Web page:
Thursday, 2 August 2012

A surprise on Aonach Dubh

Soloing the first ascent of "The Surprise" (Severe), Aonach Dubh, Glencoe.

Usually when I set out to solo a climb that I think is going to scare me, there is a certain amount of mental preparation involved. Visualising yourself succeeding, making sure you are realistic and honest with yourself, and sometimes a good blasting of angry music on your ipod on the approach to keep yourself psyched.

Today was a total exception, and I'm still slightly surprised at my afternoon on Aonach Dubh. Insomnia is still playing its nasty game and I didn't get to sleep last night until after 5am. Waking late, my plans to go hillwalking somewhere weren't going to happen so I half-heartedly set off up to the West face of Aonach Dubh with the intention of a bit of climbing.

As I got to the base of the Un-named Pinnacle, for some reason my attention turned to an unclimbed route which I'd never given much thought to before. A traversing ledge along the South Wall, going round an extremely exposed narrowing and then up a groove to the top of the Pinnacle.

The narrowing looked scary. But the route looked brilliant, all the more appealing in the warm sunshine. So after a brief pause to assess my mood, I set off up the route less than 5 minutes after noticing it for the first time.

I reached the crux of the ledge. It narrowed to only about 3 inches wide, and a sharp bulge in the wall pushed me outwards. I managed to find a good handhold for my right hand, and I set about working out how to get past the bulge and to the wider continuation of the ledge beyond.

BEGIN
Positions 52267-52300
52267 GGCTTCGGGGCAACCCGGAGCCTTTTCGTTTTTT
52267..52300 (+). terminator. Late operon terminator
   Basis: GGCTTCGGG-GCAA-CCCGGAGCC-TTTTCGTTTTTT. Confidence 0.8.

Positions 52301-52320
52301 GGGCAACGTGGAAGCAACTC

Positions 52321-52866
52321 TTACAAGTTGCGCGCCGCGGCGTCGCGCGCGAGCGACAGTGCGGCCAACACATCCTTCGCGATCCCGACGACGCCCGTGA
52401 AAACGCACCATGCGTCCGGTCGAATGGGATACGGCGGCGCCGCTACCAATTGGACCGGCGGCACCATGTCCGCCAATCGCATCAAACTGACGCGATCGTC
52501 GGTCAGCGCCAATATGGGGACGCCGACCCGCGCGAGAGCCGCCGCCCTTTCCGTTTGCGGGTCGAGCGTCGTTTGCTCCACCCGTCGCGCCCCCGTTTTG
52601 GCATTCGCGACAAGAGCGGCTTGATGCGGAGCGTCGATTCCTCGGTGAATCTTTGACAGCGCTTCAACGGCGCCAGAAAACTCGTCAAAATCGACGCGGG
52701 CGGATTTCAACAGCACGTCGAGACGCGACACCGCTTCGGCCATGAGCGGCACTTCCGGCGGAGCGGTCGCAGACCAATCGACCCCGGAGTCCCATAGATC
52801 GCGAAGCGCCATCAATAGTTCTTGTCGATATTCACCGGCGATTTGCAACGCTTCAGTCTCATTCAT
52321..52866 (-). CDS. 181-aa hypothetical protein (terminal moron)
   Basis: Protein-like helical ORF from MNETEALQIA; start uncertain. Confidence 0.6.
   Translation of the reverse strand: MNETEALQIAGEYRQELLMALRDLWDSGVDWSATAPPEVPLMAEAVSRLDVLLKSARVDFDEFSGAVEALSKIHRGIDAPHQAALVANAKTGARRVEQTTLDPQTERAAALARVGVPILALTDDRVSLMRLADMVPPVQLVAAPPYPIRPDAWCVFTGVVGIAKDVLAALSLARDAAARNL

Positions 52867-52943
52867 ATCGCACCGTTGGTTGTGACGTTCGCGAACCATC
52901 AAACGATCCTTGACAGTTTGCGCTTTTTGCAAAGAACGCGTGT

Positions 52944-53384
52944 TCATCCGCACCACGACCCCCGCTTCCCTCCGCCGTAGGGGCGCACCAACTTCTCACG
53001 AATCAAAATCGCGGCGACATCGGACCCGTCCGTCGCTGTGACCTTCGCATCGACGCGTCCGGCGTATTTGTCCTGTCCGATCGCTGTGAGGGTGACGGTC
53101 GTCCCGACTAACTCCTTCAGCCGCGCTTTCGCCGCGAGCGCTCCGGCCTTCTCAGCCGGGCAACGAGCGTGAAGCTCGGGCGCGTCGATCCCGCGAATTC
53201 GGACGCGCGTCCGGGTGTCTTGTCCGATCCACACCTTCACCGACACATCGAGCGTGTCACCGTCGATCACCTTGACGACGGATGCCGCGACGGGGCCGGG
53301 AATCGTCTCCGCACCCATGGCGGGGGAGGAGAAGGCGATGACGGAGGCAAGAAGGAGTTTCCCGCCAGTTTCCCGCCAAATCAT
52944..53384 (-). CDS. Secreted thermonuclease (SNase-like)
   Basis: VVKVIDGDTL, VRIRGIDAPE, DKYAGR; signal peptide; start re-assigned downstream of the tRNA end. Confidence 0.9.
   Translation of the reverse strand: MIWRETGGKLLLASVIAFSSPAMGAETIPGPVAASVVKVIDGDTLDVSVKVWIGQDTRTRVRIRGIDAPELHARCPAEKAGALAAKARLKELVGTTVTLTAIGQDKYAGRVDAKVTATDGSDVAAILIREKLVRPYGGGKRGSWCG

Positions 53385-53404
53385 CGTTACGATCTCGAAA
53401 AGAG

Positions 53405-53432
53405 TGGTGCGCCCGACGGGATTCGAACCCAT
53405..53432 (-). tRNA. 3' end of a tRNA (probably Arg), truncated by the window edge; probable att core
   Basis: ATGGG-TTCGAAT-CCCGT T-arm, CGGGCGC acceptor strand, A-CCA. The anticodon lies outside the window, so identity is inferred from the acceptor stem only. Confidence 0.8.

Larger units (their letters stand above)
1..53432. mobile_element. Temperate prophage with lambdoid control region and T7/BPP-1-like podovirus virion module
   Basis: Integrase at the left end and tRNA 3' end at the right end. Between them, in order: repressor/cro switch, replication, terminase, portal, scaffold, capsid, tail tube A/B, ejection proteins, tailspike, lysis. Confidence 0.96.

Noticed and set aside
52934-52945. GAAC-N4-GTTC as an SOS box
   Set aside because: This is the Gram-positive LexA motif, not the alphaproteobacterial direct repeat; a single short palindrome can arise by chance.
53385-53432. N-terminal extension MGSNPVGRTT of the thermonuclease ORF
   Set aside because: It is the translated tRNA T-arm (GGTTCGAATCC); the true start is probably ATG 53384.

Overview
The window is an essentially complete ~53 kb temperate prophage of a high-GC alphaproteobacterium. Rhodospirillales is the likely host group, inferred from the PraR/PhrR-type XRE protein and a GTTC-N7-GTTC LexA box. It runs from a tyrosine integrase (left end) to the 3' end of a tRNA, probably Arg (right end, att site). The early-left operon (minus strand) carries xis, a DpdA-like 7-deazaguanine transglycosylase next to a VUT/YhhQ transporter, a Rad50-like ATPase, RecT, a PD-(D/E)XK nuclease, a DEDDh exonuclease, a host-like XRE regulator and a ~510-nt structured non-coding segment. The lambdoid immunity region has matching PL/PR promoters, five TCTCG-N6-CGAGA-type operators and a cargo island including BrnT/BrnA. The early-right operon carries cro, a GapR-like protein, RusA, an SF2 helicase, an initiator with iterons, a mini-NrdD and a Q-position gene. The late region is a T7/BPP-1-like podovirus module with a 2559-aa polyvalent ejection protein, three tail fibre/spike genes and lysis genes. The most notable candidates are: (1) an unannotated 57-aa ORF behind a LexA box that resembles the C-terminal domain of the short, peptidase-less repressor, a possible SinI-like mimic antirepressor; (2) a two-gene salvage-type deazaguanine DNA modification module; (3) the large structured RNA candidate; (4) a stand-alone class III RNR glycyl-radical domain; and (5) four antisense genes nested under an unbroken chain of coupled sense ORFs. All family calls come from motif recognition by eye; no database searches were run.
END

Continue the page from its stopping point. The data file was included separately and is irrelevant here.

With a lot of my weight on my right arm I blindly searched for a left handhold on the other side of the bulge. I started to feel a bit pumped and I stretched further to my left to find anything I could swing round on. At just the right moment I found it, and trusting the hold I swung round through the crux with relief.

After this a nice steep groove to finish on the top of the pinnacle, and I stood on top a bit baffled and surprised at what I'd just done. I think it is the most psychologically difficult new summer route I've climbed, the blind search for a hidden handhold on such a narrow and exposed crux a stern challenge whilst soloing. 

A quick solo of "Nelson's Slab" (Diff) afterwards.

A great wee find and certainly a new route to remember, on yet another warm and sunny summer day in Glencoe. What a summer so far!



  1. Let me get this right. You solo'd a diff yeah?

    1. This particular route was certainly about Severe but yes nearly all of my climbing is solo, usually around the Diff/V.Diff grade.